History of the Manitou Springs Cog Railway

Why Is There a Cog Car in Woodland Park?

Trevor Phipps

America’s Mountain (AKA Pikes Peak or Tava) has always been a staple in the Ute Pass region ever since Native Americans used to traverse the lands.

The mountain and the region then gained new fame when explorer Zebulon Pike saw the mountain and coined it “unclimbable.”


Years later, the mountain became a popular spot to climb and experience the exquisite views. Once the area began getting more populated, visitors desired to find an easier way to scale the 14,000+ foot gigantic mountain.


According to the Manitou Springs Cog Railway website, the idea of building a train to the Pikes Peak summit started when tourist Zalmon Simmons visited the region. Simmons traveled to the summit to check on one of his inventions and it took him two days on a mule. He knew there had to be a better way to share the beautiful views with the world.


“Word has it he was relaxing in one of Manitou Springs’ mineral baths after his return, when the owner of his hotel mentioned the idea of a railway to the top, and the rest, as they say, is history,” the cog railway’s website states.


The Manitou and Pikes Peak Railway Company was founded in 1889 and construction began immediately. Three steam-powered locomotives built in Philadelphia got delivered in 1890 and in the train’s service in the early days was limited to the Halfway House Hotel.


In fact, the first time the train would make its trip to the summit was on June 30, 1891 with a Denver church choir on board. “This was actually the second attempt, a previously scheduled group of dignitaries had to turn back earlier in the day because of a rockslide at around 12,000 feet,” the website reports.


By 1925, Spencer Penrose, the owner of the Broadmoor Hotel, purchased the railway to add it to the Broadmoor family. They then introduced gasoline and diesel-powered locomotives to the lineup in the 1930s.


Then during the 1960s, tourism increased and the railway needed more equipment. The General Electric Company was not interested in the project so they requested railcars from the Swiss Locomotive Works in Winterthur, Switzerland.


In the 1970s, tourism and demand to ride to the top of America’s Mountain grew even more. In 1974, the railway reached back out to the Swiss company to acquire diesel-hydraulic articulated railcars that could carry more than 200 people.


But then after 126 years of operation, the cog railway car had to cease operations in the spring of 2018. Serious upgrades were needed.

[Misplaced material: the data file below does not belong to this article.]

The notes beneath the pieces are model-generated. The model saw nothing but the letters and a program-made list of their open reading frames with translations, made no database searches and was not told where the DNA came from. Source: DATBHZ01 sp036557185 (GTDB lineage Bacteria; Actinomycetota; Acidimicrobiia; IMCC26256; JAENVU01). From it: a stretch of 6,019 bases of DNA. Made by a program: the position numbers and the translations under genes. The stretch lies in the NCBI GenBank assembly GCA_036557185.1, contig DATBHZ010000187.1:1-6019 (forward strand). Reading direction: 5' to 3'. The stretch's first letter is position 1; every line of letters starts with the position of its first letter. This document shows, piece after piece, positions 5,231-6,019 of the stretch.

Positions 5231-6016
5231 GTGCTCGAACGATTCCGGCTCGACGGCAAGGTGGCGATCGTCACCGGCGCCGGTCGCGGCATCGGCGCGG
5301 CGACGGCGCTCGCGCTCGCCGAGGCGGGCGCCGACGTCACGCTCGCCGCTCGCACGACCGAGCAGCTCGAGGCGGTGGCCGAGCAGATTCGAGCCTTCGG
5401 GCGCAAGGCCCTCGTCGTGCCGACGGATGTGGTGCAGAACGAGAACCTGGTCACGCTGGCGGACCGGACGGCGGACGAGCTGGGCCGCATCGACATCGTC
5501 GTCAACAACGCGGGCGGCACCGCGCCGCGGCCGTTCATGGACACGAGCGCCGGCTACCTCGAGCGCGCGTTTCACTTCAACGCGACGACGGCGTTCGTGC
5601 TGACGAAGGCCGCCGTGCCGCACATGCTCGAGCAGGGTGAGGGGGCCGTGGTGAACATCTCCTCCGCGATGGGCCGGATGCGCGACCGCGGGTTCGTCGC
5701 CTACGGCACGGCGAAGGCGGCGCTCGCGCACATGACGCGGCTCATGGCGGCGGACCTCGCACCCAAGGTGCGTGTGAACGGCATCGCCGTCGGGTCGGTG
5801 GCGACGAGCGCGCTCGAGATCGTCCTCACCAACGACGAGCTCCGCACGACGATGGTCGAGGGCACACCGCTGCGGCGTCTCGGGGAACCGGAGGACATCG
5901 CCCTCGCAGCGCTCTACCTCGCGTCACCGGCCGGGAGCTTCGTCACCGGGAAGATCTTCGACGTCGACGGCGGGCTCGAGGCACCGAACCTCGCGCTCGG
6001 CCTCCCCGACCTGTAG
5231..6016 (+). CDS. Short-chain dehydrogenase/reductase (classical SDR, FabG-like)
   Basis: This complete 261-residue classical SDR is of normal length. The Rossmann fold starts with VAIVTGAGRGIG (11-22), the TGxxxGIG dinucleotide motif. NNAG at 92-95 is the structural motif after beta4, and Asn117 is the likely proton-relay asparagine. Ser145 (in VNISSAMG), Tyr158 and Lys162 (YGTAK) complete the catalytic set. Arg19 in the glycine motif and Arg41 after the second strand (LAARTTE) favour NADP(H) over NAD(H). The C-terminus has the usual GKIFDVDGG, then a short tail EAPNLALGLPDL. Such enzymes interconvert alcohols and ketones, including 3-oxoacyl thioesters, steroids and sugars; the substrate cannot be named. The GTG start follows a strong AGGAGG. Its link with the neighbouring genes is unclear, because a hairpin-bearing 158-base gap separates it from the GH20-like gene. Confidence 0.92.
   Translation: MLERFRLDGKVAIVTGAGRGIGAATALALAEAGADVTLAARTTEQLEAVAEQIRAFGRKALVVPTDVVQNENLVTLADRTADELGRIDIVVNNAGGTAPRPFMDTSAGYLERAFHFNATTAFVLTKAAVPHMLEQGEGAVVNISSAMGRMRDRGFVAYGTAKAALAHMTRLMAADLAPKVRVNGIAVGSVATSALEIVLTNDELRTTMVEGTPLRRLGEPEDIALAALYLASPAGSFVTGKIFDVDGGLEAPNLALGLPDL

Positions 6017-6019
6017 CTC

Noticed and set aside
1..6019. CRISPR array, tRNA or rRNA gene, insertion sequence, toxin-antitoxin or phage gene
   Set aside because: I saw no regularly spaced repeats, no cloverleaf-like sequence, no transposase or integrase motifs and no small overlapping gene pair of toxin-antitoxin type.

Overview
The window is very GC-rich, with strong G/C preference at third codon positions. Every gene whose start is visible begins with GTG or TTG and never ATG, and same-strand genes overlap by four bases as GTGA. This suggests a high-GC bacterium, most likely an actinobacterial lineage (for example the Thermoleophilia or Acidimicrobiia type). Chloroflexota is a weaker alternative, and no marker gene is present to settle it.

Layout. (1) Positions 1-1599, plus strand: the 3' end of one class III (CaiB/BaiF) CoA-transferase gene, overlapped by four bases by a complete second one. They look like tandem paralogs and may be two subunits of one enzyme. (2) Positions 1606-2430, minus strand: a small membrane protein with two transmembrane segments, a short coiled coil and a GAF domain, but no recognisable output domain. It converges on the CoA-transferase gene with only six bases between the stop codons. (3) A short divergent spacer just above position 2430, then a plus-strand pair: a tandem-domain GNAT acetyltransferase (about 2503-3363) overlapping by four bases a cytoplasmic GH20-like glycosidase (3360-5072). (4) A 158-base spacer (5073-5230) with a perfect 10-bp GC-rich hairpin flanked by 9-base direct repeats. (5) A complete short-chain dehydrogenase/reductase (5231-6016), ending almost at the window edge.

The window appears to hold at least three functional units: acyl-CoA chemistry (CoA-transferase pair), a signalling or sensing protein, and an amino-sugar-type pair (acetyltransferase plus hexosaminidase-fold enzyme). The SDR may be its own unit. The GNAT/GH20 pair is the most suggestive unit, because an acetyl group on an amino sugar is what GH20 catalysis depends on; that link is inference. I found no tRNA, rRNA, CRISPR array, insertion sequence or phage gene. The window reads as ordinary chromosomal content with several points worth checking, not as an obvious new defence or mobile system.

Then in May 2021, the cog railway opened up with new cog cars. People can still ride to the summit during most of the year.


Woodland Park Gains a Historic Cog Railway Car


When the cog railway had to shut down for maintenance, they got all new cog cars for the trek up the mountain. Therefore, they offered to give away all of the old cog cars to anyone who wanted them, as long as whoever gained the cars paid the cost to move them.


Woodland Park’s Downtown Development Authority (DDA) in 2018 heard the news and wanted to jump on the chance to have a piece of history for the Woodland Station property. The DDA then found the late Duane Carter to chip in over $10,000 to have the cog car transported from the cog railway station in Manitou Springs to Woodland Park.


The day the cog car arrived to town, the view of the cog car coming into town drew a decent crowd. The car was placed on the Woodland Station property close to Bert Bergstrom Park.


A grand opening ceremony was held for the car where Carter announced that he wanted to help bring the cog car to town as a memorial for his late wife Myrna. The cog car was then dedicated to Carter’s late wife and given the name “Myrna.”


Currently the cog car has sat on the Woodland Station property since 2018 and many visitors are spotted taking pictures in front of the cog car with a picturesque view of Pikes Peak behind it. However, due to the land recently being sold, the developers of the new Tava House have said that they wish to move the cog car to another location.


The cog car is now owned by the Ute Pass Historical Society (UPHS). According to DDA President Tony Perry, it is now up to UPHS to determine a new home for the cog car. However, the cog car will most likely have to be on city property. As a result, local officials have pinpointed a couple of possible locations.  They plan to reach out to the community to get feedback as to where the cog car should be relocated.